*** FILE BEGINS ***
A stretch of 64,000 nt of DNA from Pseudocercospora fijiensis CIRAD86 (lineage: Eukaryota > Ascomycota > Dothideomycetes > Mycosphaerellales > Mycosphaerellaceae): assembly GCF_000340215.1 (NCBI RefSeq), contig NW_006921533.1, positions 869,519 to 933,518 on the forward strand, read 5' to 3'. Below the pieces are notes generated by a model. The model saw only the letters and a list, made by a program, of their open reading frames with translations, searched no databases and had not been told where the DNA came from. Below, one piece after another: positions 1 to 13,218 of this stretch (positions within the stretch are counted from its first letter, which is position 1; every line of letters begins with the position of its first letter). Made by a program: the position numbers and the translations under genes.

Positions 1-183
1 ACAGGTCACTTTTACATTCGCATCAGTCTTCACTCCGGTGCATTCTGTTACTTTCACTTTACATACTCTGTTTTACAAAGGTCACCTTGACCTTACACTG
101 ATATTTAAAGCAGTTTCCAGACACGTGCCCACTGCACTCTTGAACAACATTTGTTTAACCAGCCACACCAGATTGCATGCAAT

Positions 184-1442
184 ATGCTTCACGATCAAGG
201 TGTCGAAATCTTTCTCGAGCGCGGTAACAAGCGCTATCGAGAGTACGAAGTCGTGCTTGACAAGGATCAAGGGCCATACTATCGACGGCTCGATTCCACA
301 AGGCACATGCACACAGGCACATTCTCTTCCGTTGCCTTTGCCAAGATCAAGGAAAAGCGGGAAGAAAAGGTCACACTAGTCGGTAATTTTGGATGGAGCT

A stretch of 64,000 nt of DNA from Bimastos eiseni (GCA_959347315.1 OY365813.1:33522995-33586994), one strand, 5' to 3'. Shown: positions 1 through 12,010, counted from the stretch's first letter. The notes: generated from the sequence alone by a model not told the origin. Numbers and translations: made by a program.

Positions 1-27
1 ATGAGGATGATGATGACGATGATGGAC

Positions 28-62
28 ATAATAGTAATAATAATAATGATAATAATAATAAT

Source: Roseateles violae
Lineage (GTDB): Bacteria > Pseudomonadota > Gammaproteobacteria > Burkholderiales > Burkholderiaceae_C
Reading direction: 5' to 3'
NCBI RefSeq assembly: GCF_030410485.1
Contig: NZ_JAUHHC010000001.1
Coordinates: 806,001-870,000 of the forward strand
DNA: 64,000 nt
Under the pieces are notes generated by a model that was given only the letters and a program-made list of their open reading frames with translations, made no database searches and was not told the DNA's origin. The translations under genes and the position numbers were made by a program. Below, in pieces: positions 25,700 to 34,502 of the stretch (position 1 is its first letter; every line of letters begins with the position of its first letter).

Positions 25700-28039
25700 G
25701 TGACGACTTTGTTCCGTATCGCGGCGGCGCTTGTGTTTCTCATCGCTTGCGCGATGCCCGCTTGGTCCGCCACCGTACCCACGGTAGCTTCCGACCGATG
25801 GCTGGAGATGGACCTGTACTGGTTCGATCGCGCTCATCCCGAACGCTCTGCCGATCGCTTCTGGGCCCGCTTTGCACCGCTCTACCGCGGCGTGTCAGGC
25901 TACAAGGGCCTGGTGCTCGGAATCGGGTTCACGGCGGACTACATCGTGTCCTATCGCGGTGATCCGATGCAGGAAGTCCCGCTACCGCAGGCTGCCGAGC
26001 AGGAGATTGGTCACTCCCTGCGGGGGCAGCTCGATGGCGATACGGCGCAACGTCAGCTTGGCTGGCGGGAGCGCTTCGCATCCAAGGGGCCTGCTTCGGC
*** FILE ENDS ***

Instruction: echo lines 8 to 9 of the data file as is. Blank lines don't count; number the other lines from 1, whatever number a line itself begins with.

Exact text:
301 AGGCACATGCACACAGGCACATTCTCTTCCGTTGCCTTTGCCAAGATCAAGGAAAAGCGGGAAGAAAAGGTCACACTAGTCGGTAATTTTGGATGGAGCT

A stretch of 64,000 nt of DNA from Bimastos eiseni (GCA_959347315.1 OY365813.1:33522995-33586994), one strand, 5' to 3'. Shown: positions 1 through 12,010, counted from the stretch's first letter. The notes: generated from the sequence alone by a model not told the origin. Numbers and translations: made by a program.